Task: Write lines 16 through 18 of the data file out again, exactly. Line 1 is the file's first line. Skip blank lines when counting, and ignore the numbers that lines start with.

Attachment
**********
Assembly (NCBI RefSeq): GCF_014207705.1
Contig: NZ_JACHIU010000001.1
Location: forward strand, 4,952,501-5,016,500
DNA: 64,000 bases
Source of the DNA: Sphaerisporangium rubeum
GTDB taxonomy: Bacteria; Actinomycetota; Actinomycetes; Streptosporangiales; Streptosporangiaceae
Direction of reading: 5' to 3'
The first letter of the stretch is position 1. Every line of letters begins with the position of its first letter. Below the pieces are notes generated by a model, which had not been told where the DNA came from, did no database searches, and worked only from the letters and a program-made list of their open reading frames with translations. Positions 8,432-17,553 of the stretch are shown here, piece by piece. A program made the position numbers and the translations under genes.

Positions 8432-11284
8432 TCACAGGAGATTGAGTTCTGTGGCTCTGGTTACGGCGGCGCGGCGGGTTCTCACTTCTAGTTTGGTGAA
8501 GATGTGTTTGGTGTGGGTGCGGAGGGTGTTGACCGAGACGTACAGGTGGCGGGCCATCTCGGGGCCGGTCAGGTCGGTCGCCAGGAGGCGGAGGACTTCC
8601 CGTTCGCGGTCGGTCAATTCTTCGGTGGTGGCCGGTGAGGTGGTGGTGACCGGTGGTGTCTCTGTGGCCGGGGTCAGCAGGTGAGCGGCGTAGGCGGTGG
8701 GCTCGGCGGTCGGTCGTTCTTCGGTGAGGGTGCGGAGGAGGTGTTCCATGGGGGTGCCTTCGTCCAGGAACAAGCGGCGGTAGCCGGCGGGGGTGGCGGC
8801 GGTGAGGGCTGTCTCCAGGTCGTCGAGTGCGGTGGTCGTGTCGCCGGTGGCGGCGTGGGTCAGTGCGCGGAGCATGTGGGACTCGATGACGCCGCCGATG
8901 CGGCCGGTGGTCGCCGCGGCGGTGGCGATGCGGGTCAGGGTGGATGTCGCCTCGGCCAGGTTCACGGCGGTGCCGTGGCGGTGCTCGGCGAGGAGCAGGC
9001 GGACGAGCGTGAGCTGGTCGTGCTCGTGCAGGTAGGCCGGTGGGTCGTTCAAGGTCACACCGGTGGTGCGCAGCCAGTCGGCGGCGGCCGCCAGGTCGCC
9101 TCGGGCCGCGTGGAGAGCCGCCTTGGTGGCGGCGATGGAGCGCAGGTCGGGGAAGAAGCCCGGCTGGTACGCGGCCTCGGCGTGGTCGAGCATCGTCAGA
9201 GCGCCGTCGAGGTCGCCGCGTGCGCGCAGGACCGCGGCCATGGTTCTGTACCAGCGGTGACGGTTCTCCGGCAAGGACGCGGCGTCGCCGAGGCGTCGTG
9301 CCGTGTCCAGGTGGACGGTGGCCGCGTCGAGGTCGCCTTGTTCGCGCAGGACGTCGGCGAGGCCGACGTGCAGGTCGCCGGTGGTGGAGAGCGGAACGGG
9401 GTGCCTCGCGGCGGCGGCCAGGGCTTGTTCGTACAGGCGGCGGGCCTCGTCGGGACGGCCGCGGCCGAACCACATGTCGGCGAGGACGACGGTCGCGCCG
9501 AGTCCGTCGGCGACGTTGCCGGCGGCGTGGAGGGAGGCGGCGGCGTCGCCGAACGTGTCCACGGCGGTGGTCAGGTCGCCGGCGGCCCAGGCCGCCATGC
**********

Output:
9001 GGACGAGCGTGAGCTGGTCGTGCTCGTGCAGGTAGGCCGGTGGGTCGTTCAAGGTCACACCGGTGGTGCGCAGCCAGTCGGCGGCGGCCGCCAGGTCGCC
9101 TCGGGCCGCGTGGAGAGCCGCCTTGGTGGCGGCGATGGAGCGCAGGTCGGGGAAGAAGCCCGGCTGGTACGCGGCCTCGGCGTGGTCGAGCATCGTCAGA
9201 GCGCCGTCGAGGTCGCCGCGTGCGCGCAGGACCGCGGCCATGGTTCTGTACCAGCGGTGACGGTTCTCCGGCAAGGACGCGGCGTCGCCGAGGCGTCGTG